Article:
Galen: When telling friends, family, and professors about my plans to attend COP23, the most common response was a concern as to what my experience would be as a US citizen now that our administration has announced its intent to withdraw from the Paris Agreement. After the first day, my impression from the side events and conversations is that the international community seems to have an admirable sense of humor regarding our President’s out of touch view on climate change. I had lunch with a man from Fiji’s UNDP office who jokingly remarked, “At least if the US delegates, like Rex Tillerson, decide to come they have a lot of experience at these types of negotiations…” he took a dramatic pause, “lobbying for the fossil fuel industry.” At the Renewables Working Together: Staying Below 1.5oC with Renewable Energy event hosted by the WWF, the man representing the biomass industry started his presentation by saying, “Is Donald Trump in the room? No? Ok, then I’ll skip the part about how climate change is real and go right to how we need to address this urgent issue.”

Rachel: This morning I attended the opening ceremony of COP23 in which the president of Fiji, Frank Bainimarama took over as the new head of the conference. He emphasized the need to limit warming to 1.5 degrees, in order to protect the most vulnerable nations like the small island states. He also emphasized the need for subnational action and the importance of bottom up approaches on climate change. This message was very inspiring to me as someone interested in the actions of cities and states in lieu of federal action in the U.S. Many of these actions will be highlighted in the coming days as part of the U.S. Climate Action Pavilion.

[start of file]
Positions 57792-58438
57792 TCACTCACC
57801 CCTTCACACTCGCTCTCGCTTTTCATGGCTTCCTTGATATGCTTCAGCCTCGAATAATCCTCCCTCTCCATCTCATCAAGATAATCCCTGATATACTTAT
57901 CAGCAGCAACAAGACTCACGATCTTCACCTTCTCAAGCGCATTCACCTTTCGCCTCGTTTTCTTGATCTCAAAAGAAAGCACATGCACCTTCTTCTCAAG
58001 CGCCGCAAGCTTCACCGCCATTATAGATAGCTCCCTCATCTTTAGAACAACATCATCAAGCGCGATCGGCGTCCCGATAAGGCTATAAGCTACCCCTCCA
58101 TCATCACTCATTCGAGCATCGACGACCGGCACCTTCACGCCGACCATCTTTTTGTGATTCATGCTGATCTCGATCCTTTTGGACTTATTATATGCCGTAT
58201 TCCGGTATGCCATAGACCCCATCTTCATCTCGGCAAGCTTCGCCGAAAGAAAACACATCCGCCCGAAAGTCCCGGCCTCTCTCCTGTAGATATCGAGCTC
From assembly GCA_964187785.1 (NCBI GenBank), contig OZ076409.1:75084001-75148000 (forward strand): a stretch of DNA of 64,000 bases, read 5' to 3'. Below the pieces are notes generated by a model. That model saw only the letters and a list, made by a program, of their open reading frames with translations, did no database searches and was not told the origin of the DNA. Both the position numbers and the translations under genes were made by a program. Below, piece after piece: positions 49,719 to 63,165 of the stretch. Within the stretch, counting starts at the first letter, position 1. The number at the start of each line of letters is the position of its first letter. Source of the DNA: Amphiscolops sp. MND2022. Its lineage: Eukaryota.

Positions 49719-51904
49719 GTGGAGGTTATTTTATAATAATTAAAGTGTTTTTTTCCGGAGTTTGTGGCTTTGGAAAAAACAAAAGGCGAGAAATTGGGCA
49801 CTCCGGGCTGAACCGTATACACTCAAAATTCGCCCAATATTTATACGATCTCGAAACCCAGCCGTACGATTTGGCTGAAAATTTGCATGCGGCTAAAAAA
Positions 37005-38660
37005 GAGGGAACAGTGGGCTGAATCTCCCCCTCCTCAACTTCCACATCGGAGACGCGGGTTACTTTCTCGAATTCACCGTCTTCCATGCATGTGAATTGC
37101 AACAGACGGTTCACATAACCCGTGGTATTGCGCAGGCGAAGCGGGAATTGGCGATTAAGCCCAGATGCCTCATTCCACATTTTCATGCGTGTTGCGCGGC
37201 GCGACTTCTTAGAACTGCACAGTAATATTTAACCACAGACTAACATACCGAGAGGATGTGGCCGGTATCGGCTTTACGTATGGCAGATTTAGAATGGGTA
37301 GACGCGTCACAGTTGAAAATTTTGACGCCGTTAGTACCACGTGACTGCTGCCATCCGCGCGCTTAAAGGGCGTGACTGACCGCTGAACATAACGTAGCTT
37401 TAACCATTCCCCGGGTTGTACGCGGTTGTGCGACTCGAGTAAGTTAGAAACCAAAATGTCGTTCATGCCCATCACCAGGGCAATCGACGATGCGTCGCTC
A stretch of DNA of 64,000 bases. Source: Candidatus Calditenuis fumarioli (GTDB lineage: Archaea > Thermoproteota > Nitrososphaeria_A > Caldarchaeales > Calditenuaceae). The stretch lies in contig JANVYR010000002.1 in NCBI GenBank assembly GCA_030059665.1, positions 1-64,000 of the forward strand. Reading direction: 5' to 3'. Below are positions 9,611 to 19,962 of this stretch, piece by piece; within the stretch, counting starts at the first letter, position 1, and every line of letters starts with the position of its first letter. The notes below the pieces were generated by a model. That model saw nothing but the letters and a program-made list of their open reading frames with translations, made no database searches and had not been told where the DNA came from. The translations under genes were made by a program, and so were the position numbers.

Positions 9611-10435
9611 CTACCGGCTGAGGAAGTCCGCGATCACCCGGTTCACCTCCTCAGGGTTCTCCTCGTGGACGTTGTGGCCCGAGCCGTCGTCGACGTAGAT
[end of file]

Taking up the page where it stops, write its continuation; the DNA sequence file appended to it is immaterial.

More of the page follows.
DaniDay one of COP 23 is in the books, and from start to finish the conversations today revolved around the need for enhanced ambition heading into next year’s Facilitative Dialogue. The President of the COP, Fijian Prime Minister Bainimarama, set the tone in the morning with an opening statement that focused on the stricter of the Paris Agreement’s two aspirational temperature targets: the goal to limit global warming to 1.5 degrees. The theme continued throughout the day in negotiations and side events, including in the working group on Article 6, where I will be spending most of my time in the coming week. The Article 6 working group is tasked with making progress on the implementation of the Paris Agreement’s provisions on emissions trading. With little concrete progress made thus far, the task is daunting but Parties sounded optimistic in today’s negotiations, and I look forward to seeing the work plan progress as the week continues.

Tasfia: I was unsure of what to expect entering COP 23, with it being a procedural COP with no immediate deadlines. Throughout the day, however, the pace varied greatly. While many of the sessions were procedural, observers were also introduced to some of the underlying goals and tensions that will likely dominate the remainder of the convention.

Based on the rhetoric of the opening ceremony, COP leadership seemed to be pushing four main takeaways:

  1. It is crucial for the UNFCCC to engage the public and non-governmental organizations to ensure a successful framework.
  2. Actions by sub-national actors are growing increasingly important. These actors, such as the Global Covenant of Mayors and the We Are Still In group, are critical to meeting global emissions targets.
  3. COP leaders are aiming to ramp up organization and open dialogue in order to ensure a successful path to the 2018 Talanoa Discussion (previously known as the Facilitative Discussion).
  4. There is a stronger focus on vulnerable and small-island states and the need to limit warming to 1.5°C. With Fiji’s position as the first small-island developing nation to hold the COP presidency, there is a growing focus on the existential threat of climate change to the most vulnerable nations.

Although nations all seemed committed to working together to ensure a productive COP, there were tensions in the plenaries from the start. For example, many nations were dissatisfied with the lack of negotiations on pre-2020 commitments on the agenda. I plan to closely follow developments on this issue. As the Ecuadorian delegation aptly put it, “The impacts of climate change will not wait until 2020.”